This is a week of reckoning for broadcasting, one in which coverage
of the harrowing Balkan conflict is serving as a reminder that TV has
more importance than simply acting as an entertainment medium, a conduit
for Who Wants to be a Millionaire?
There could hardly be a better or swifter illustration of the newly
gaping hole in ITV’s output caused by the ending of News at Ten than
this terrible European war.
It also underscores the canny common sense behind the BBC’s widely
reported desire to look different and ’dumb up’ rather than ’dumb down’
in the new market conditions. This is partly window dressing, but it’s a
message which many seem to want to hear, and which the BBC has a great
interest in advancing too.
On Tuesday, the Independent Television Commission (ITC) published its
annual performance review of commercial television. Although News at
Ten’s demise fell outside the review period, the ITC which allowed it to
happen, has a real public affairs challenge ahead.
It has certainly not endeared itself to the Government or opinion
formers in recent months. The Observer reported last Sunday that
Culture, Media and Sports Secretary Chris Smith believes that ITV has
not shown a sufficiently diverse schedule recently. I think it’s too
early too say - ITV’s summer schedule has spark and ambition - but he’s
thrown down the gauntlet.
Chairman of the BBC Sir Christopher Bland, never one to miss a trick,
used a recent speech to point out to the ITC that it needed to take a
’broad view’ of its responsibilities, to ensure ITV kept up its public
duties and served the real needs of audiences.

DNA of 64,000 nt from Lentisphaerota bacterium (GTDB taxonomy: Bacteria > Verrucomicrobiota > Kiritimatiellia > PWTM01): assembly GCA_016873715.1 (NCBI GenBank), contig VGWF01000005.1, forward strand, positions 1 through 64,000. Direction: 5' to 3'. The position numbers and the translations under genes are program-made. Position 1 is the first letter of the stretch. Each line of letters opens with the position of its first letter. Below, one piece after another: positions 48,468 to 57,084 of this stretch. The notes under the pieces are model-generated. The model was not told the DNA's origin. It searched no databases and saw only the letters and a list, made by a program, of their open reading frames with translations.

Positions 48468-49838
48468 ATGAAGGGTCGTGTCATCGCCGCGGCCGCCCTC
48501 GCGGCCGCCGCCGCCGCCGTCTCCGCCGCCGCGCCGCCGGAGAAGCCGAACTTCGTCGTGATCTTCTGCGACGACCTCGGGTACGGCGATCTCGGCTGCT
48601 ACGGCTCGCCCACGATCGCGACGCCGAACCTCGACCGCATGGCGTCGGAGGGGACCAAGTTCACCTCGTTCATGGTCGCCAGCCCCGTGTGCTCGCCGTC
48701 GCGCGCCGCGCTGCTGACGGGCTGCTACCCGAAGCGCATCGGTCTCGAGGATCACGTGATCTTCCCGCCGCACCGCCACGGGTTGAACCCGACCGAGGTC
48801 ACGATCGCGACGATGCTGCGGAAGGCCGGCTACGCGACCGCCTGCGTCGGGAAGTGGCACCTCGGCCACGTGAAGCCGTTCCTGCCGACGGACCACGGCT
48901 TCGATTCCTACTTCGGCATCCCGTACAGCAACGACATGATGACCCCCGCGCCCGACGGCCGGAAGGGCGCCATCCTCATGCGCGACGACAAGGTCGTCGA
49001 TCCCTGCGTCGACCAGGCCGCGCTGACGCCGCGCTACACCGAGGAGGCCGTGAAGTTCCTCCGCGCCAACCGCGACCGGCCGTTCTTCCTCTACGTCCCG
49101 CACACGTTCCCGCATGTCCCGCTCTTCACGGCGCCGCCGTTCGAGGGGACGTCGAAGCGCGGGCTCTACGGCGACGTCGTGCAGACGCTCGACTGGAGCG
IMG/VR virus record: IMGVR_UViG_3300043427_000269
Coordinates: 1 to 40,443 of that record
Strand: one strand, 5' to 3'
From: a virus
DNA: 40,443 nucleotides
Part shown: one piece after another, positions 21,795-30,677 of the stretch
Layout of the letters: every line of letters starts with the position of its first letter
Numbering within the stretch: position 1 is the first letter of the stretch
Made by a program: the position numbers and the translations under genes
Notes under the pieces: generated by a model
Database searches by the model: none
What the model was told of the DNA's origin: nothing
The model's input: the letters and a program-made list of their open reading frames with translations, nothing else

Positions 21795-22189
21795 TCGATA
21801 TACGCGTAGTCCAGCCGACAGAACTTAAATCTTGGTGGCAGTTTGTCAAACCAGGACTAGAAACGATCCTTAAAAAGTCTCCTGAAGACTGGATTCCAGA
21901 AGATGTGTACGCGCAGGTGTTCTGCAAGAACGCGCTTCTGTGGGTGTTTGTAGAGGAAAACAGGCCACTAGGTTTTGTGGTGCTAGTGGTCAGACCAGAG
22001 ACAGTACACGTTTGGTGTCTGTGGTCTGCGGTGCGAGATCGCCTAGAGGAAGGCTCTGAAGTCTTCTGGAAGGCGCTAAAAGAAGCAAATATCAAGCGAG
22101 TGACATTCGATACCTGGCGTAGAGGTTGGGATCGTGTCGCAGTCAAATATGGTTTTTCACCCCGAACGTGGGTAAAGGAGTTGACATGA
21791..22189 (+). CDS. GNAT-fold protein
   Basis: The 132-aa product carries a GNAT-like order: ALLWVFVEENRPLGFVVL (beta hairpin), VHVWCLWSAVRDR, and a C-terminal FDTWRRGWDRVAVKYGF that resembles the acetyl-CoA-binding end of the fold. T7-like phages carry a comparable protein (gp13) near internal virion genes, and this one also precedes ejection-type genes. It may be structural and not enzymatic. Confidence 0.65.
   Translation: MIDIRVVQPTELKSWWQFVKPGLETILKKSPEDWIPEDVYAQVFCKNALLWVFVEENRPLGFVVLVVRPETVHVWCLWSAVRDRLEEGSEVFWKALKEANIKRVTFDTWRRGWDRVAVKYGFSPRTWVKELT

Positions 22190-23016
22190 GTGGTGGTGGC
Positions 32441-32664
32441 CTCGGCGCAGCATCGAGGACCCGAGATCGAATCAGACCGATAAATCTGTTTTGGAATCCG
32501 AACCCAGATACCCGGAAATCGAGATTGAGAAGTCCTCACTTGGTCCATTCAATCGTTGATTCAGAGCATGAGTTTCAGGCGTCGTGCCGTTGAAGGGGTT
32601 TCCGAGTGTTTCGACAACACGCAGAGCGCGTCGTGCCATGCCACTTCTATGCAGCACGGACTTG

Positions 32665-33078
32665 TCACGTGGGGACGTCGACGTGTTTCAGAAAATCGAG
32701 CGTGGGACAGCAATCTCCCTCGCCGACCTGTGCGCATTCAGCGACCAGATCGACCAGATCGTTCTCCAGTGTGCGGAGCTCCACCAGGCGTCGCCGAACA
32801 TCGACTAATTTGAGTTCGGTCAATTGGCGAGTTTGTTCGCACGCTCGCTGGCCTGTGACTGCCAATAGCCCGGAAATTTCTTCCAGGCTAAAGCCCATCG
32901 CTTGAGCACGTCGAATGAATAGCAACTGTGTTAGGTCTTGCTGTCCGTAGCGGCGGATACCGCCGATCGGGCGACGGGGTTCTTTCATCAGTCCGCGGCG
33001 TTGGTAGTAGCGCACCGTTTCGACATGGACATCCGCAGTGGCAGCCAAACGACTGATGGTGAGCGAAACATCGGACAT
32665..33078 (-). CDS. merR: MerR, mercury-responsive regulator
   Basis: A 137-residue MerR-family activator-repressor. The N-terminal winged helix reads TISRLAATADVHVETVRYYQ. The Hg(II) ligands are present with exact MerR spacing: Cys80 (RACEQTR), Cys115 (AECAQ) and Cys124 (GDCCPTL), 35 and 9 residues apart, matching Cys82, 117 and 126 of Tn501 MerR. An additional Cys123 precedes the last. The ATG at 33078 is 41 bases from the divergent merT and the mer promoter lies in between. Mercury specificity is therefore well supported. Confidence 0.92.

Meanwhile, Wednesday saw the official deadline for a flood of
submissions to the Government’s (Gavyn) Davies committee on the future
funding of the BBC beyond 2006.
Its role, to find ways the BBC can enhance its public service remit with
a supplemented licence fee - while improving concessions for poorer
people - is provoking a considerable argument behind the scenes. There
are three issues: what is public service broadcasting; how can the
commercial operations of the BBC be used more effectively, but fairly;
and should there be a surcharge for digital?
Much of this translates into where the BBC should be positioned, and how
to draw up a budget to sustain its programme as talent and rights costs
go through the roof. This is the context in which Alan Yentob’s remarks,
about how the BBC would never abandon peak time news or simply aim at
being popular, were made.
And of course, the Balkan war further helps make the BBC’s case: how can
you have a democracy without an accurately informed population? In fact,
the BBC’s spin doctors ought to have a pretty easy ride.